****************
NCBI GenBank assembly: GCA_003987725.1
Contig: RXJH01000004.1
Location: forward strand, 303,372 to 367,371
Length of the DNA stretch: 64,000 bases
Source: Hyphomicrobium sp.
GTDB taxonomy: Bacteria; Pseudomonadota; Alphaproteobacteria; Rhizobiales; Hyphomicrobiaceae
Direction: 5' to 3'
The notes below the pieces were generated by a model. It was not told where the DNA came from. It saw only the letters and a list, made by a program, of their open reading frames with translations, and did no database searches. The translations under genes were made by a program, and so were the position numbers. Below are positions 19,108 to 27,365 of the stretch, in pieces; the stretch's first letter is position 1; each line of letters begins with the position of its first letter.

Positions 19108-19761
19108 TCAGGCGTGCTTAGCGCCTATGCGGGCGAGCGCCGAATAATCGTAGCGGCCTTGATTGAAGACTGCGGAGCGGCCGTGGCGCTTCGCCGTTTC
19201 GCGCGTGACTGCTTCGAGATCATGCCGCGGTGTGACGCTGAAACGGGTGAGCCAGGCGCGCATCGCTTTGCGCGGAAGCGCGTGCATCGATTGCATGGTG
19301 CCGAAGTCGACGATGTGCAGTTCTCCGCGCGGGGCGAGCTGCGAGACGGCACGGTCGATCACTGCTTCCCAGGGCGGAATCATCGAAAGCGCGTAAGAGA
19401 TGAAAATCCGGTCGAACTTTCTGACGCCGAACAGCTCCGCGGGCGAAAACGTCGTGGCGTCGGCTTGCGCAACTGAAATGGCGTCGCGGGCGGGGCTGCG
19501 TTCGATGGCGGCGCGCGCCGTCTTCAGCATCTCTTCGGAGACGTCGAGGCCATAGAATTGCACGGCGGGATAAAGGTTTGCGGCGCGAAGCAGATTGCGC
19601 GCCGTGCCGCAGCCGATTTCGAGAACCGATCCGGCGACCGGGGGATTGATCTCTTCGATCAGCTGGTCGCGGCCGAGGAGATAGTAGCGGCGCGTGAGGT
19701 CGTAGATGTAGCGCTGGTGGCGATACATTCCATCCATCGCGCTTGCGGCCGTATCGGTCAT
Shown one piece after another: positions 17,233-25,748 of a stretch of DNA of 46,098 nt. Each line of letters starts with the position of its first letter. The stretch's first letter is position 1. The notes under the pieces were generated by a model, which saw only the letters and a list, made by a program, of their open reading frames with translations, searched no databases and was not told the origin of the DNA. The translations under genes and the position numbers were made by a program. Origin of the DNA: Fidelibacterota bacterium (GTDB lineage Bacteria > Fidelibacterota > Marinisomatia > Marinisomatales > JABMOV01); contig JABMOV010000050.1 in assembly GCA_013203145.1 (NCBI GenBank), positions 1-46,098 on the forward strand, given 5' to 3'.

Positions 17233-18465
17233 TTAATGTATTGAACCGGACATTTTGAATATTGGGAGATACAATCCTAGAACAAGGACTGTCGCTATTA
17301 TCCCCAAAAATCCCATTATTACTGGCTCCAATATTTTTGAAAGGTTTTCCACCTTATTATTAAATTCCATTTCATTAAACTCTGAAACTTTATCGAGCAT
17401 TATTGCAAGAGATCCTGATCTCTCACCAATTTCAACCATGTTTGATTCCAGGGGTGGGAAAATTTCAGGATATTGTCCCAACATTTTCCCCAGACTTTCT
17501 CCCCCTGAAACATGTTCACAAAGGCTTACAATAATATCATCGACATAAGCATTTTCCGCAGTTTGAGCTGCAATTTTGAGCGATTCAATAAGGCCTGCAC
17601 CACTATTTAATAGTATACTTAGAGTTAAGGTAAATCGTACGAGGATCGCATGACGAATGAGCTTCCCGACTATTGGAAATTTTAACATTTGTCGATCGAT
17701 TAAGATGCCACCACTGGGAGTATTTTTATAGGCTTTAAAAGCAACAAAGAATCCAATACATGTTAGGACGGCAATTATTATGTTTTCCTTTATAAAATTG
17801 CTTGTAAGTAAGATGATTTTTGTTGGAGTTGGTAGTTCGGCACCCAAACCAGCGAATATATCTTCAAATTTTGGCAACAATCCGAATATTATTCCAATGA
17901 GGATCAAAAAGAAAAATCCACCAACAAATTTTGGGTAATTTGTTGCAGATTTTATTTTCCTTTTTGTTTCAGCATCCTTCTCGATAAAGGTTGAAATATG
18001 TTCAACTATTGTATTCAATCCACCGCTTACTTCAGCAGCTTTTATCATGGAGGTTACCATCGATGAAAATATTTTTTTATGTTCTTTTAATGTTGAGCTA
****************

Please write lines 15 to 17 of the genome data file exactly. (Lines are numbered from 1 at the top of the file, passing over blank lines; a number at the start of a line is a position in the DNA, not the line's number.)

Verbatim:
19601 GCCGTGCCGCAGCCGATTTCGAGAACCGATCCGGCGACCGGGGGATTGATCTCTTCGATCAGCTGGTCGCGGCCGAGGAGATAGTAGCGGCGCGTGAGGT
19701 CGTAGATGTAGCGCTGGTGGCGATACATTCCATCCATCGCGCTTGCGGCCGTATCGGTCAT
Shown one piece after another: positions 17,233-25,748 of a stretch of DNA of 46,098 nt. Each line of letters starts with the position of its first letter. The stretch's first letter is position 1. The notes under the pieces were generated by a model, which saw only the letters and a list, made by a program, of their open reading frames with translations, searched no databases and was not told the origin of the DNA. The translations under genes and the position numbers were made by a program. Origin of the DNA: Fidelibacterota bacterium (GTDB lineage Bacteria > Fidelibacterota > Marinisomatia > Marinisomatales > JABMOV01); contig JABMOV010000050.1 in assembly GCA_013203145.1 (NCBI GenBank), positions 1-46,098 on the forward strand, given 5' to 3'.